CARTERVILLE -- The death last year of the man behind the annual HerrinFesta triathlon could have scuttled the event for good.
But now John A. Logan College has stepped up and will take it over, starting with the upcoming event on Saturday, May 26.
And what's more, Logan is dedicating this year's triathlon to Dr. Charles Rubright, who started the event 12 years ago and who managed it every year since, until his untimely death last September at age 46.
April Martinez, director of recreation education and outreach programs at Logan's Community Health Education Complex, said the triathlon is now named the JALC Tri-Festa, but otherwise everything about the event will stay the same -- including being held on the Logan campus in Carterville.
Everything, that is, except the presence of Rubright.
"He was well-known and well-liked among the 'tri' community," Martinez said. "He will be greatly missed this year."
A moment of silence in Rubright's honor will occur before the start, and Logan will do "a few special things," as well, Martinez said, including his name on the back of T-shirts.
Rubright's wife, Melissa, said the annual triathlon grew out of her husband's love for sports, and his own personal passion for fitness.
Once fit and a pretty good athlete, Rubright, a chiropractor in Herrin, got somewhat out of shape after their children were born, Melissa said. Then his personal physician coaxed him to the Doc Spackman Memorial Triathlon in Carbondale.
"He was hooked," Melissa said.
Rubright loved triathlons. His running style was a bit hampered because one leg was shorter than the other, creating hip issues, but he could always make up the time in the bicycling segment.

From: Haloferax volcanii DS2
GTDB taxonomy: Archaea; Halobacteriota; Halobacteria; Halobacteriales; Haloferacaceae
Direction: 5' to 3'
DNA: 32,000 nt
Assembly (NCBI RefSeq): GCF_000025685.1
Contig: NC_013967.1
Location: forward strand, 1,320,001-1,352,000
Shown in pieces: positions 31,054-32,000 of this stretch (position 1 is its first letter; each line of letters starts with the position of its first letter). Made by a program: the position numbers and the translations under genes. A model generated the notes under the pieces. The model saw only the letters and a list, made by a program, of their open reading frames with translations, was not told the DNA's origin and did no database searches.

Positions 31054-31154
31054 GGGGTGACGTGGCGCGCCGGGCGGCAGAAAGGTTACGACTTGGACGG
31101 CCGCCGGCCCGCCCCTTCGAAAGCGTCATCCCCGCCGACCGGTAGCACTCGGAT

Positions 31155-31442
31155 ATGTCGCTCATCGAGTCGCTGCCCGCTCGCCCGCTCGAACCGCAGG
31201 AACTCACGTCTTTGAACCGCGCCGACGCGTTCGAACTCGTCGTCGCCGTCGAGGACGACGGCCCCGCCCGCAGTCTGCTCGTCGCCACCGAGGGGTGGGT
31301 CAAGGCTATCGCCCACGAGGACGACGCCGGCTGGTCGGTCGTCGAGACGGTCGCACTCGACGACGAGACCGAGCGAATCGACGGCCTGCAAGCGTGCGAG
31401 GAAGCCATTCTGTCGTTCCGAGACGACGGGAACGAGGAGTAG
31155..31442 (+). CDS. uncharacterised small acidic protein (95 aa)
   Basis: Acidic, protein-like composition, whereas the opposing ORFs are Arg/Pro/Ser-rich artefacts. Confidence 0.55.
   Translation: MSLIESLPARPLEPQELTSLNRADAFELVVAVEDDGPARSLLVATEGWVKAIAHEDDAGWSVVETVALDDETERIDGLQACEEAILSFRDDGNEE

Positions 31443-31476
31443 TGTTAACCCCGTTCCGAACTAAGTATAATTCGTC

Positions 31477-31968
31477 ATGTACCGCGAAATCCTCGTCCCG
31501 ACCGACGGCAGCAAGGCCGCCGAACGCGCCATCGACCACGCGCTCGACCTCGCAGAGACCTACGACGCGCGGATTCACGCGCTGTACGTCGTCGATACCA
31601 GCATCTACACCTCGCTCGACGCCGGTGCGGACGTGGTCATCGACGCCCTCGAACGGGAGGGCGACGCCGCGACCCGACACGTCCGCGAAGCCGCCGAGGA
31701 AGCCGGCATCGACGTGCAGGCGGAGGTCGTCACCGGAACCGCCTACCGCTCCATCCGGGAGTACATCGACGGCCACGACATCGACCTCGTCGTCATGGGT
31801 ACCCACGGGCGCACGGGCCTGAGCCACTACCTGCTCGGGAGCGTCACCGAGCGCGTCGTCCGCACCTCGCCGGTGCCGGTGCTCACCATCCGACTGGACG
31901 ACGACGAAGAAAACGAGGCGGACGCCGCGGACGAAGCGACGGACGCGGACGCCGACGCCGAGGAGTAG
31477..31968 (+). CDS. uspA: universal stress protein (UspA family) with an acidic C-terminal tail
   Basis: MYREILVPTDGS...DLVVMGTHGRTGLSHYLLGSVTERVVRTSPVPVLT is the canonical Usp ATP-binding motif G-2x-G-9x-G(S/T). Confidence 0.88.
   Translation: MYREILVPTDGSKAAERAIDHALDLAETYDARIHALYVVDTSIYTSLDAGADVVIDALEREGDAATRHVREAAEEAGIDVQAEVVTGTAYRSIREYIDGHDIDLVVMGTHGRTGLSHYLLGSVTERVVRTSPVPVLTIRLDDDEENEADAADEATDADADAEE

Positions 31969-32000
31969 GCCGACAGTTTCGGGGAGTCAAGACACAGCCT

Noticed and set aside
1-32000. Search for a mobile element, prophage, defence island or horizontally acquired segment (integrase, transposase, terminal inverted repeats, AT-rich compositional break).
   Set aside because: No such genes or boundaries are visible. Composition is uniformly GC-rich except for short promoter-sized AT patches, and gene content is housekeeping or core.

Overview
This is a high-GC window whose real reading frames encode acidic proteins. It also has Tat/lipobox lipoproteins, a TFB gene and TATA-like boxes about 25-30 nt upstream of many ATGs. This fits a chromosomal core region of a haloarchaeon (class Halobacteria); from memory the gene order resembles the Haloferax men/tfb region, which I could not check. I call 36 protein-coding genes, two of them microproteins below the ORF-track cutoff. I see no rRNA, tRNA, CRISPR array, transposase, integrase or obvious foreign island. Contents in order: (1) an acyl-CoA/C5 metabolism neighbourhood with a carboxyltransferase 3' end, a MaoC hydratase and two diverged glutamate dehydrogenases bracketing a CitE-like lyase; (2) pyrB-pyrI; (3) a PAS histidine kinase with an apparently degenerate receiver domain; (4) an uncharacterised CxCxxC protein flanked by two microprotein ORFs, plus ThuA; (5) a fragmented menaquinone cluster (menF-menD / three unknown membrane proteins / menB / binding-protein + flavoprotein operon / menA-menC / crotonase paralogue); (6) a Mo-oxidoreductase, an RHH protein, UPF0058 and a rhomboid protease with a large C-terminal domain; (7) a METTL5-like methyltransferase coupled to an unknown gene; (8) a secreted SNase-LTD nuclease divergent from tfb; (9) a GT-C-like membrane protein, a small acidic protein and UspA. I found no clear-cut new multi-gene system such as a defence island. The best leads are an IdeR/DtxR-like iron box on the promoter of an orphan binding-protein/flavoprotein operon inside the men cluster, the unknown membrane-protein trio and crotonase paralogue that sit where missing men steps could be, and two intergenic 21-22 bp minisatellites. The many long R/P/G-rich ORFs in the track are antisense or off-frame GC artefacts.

He finished two Ironman triathlons and did many road races of distances up to 100 miles.
He was a strong swimmer, too, who loved sports and fitness, and went out of his way to encourage his patients and friends to exercise.
"He'd go and run with you if you were just getting started, or help you get ready for a 5K," Melissa said. "He inspired a lot of patients to get fit."
With the HerrinFesta triathlon, Rubright organized it from the ground up -- getting the volunteers, talking with the police, working with the HerrinFesta committee for medals and promotions -- and drew about 40 runners the first year. By 2016, more than 100 were coming out.
A Marion resident since his family moved to the region when he was in junior high, Rubright also helped out at The Hub when Marion opened the fitness center in 2015. He pitched in with the Blue and Gold triathlon sponsored by the Marion Park District.
He died in September 2017, only 10 months after being diagnosed with a rare form of colon cancer.
"He was an extraordinary person and athlete," Martinez said.